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Jeremias Carroza / Flickr

Get the Good Seat on the Plane Without Paying Up

Just because it looks hopeless doesn’t mean you should give up hope for scoring a seat up front. Even if it looks like you’ve got a snowball’s chance in hell.

In fact, even in the bleakest of airplane rides, when the economy cabin looks close to filling up and the only three choices are middle seats near the back, that’s actually when you have the best chance of getting up front. All you have to do is resist the urge to pick a seat. That’s because most people don’t realize how the seating process actually works and how to use it to their advantage.

This trick should also work if there are only premium seats—the one you’ve got to pay for—left and there are no back of the bus seats left. Though I can’t guarantee results it’s not like the odds are in your favor at this point. This might be one of my favorite hacks, actually, because there’s no risk you’ll end up in a seat worse than you originally anticipated.

For this trick to work effectively as possible, there should be extremely limited availability in terms of free seating. The less seats there are and the crappier the seats are, the better. It’s a good thing planes fly close to full these days, eh?

Let me explain. By picking a seat, most people fail to realize several things: Passengers are not obligated to pay for a premium seat if there are no more free seats left on the plane. The airline still has to seat you. Second, seat maps are misleading because there are usually people on the flight that don’t have a seat assignment yet. Odds are good that seats will fill up quickly by the time the plane leaves the ground.

Third, the seats in the front of the cabin are usually reserved until the very last minute. Gate agents will dip into this bucket to seat passengers if there are no other options left on the plane. They can’t charge you for something you didn’t “want.” That’s where the magic of not picking a seat comes into play: as people check-in, they’ll just grab any remaining seat. With luck, the gate agent will run out of normal seats and push you up front.

After a lot of deliberation on my Christmas plans, I recently hitched a ride to Los Angeles and then wanted to fly up at the very last minute. But when you buy a one-way plane ticket two days before departure, you don’t have very much choice when it comes to seating. JetBlue made it very clear that aside from shelling out for an Even More Space seat, I could sit in 22B and 24B — all in the middle seat practically in the dead back of the plane.

JetBlue seating. Click to see how far back I was.

JetBlue seating. Click to see how far back I was.

I took a chance and skipped selecting a seat. If it didn’t pan out, I would just end up in 22B or 24B, right? I guessed the plane was close to flying completely full and that most people won’t generally pay more just for extra legroom. The odds were good that those that didn’t have seats would end up in those remaining spaces, through their own choosing or a forced seat assignment. Theoretically, this would force an airline rep to seat me further up in the plane.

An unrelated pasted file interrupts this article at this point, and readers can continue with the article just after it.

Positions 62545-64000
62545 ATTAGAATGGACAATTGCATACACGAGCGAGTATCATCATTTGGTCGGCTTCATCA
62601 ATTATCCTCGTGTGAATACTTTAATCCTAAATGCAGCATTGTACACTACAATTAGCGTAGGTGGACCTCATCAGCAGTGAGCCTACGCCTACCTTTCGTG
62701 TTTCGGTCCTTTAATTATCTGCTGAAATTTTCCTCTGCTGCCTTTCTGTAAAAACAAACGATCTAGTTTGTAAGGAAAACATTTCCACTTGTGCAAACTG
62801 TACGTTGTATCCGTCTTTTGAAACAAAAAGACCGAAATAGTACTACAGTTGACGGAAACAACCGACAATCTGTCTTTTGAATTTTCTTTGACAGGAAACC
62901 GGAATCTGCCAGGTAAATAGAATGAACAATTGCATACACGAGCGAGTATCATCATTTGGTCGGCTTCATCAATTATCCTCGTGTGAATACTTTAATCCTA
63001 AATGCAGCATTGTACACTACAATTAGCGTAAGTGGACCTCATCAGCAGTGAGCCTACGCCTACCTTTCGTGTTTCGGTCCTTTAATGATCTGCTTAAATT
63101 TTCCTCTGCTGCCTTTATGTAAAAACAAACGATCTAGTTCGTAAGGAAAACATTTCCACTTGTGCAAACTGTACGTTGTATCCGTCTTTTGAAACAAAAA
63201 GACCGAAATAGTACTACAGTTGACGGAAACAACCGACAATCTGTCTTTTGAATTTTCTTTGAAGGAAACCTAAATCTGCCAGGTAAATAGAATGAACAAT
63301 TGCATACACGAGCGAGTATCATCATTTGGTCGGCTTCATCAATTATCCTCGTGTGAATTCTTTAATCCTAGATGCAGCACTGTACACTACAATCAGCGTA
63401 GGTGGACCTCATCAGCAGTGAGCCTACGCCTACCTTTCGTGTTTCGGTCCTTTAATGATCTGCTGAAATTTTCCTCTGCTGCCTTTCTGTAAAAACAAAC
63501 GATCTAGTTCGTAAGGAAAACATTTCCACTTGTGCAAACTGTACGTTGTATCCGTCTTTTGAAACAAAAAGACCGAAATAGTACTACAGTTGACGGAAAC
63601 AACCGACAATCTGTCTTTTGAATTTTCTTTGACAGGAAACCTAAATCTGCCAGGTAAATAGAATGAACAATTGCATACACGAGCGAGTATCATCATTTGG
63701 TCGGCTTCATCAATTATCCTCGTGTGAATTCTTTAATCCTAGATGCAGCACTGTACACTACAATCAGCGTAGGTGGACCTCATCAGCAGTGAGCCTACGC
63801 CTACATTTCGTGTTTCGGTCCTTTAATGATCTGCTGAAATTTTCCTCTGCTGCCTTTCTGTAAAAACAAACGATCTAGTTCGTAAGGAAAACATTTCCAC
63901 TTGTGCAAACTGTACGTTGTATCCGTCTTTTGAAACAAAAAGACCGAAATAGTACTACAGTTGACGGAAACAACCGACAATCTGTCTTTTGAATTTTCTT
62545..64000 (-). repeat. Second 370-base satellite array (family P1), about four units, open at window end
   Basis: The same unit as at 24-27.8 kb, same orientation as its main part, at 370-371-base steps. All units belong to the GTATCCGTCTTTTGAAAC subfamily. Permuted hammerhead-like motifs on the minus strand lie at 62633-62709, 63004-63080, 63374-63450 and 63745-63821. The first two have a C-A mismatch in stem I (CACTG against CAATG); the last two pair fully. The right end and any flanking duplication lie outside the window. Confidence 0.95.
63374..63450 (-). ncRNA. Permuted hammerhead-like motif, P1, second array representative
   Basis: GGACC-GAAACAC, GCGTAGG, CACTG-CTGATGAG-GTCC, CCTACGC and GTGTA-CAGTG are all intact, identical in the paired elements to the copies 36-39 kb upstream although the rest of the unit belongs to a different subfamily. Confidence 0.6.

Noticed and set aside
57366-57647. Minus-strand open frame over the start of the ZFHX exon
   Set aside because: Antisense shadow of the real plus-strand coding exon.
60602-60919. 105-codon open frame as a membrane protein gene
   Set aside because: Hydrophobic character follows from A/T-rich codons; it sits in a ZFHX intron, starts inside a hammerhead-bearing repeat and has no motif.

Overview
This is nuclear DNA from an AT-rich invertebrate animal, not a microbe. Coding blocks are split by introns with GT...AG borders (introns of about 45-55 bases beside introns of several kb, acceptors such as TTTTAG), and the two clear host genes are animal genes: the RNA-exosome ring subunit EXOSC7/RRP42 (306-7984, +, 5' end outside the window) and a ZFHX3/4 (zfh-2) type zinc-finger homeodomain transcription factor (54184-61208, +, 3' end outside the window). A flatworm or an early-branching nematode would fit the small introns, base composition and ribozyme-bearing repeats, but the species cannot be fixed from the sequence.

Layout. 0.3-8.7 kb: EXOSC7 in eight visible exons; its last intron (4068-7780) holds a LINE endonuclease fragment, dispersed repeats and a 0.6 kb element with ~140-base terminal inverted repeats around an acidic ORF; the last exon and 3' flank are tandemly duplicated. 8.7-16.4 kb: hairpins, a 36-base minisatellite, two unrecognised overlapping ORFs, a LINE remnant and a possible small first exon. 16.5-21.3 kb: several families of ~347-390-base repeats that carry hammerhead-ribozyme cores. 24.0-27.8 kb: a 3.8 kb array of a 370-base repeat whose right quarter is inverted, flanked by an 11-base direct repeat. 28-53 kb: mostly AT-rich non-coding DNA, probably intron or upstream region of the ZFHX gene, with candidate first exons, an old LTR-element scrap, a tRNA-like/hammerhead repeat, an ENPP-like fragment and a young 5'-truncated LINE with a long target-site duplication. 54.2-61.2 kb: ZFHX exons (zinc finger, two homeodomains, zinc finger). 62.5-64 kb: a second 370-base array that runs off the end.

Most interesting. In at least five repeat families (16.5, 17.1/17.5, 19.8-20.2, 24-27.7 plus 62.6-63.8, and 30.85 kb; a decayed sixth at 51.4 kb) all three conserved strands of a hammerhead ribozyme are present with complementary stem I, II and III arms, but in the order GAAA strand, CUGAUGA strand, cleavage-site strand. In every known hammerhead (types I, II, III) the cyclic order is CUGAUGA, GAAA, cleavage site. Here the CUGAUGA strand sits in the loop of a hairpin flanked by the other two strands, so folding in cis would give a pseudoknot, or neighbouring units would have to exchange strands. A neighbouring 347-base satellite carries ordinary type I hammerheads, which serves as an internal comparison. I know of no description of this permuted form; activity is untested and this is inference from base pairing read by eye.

Finally, it was time to check in. I scanned the seating arrangement to see if any better seats had popped up in the meantime. Aside from the two original choices I had, 18B was now a choice, a huge step up. On a hunch, I thought I could do better and passed on it. About an hour before I arrived at the airport, I checked again. “Seat selection unavailable; please see JetBlue representative at the airport,” it said. Exactly what I wanted.

Because I checked in online, I went straight to the gate without any seat assignment. I asked the gate agent for one, who told me to wait a bit. As I was checking my boarding pass on my phone, it refreshed to show 12E. Still a middle seat but eons better than any of the three options that I had been presented with before. Also much closer to the front of the plane. Sounded good to me!

Then a curious thing happened at boarding. My boarding pass errored out so the gate agent pulled me aside. I explained it might have had something to do with my seat, so the agent asked me if I’d be willing to have my seat reassigned again. Then she said the magic words, “Well, I have all this inventory that’s opened up now, so do you want an aisle or a window seat?” In that case, if you don’t mind

Seat progression as time passes.

Seat progression as time passes.

The magic seat number: 7C. It was an aisle seat in the front! Even if it wasn’t necessarily an Even More Space seat, it was light years ahead of the choices I got when I originally bought the ticket. Gate agents don’t care about anything else than getting the plane out on time with the most amount of passengers possible, premium seats be damned. It’s about efficiency at the gate, not catering to a stupid à-la-carte system airlines have created for passengers.

And that’s how you do it, folks.

Note: This really doesn’t work if you’re traveling with others or if the plane that you’re flying on oversold the seats. It’s worth pointing out that JetBlue does not oversell its seats. (Sometimes it’s possible to make an educated guess—so you’re not going in blind—if a flight is oversold by looking at the premium cabins and seeing how full they are and then taking a look at the standby list, which are sometimes publicly available online at the airline website.)





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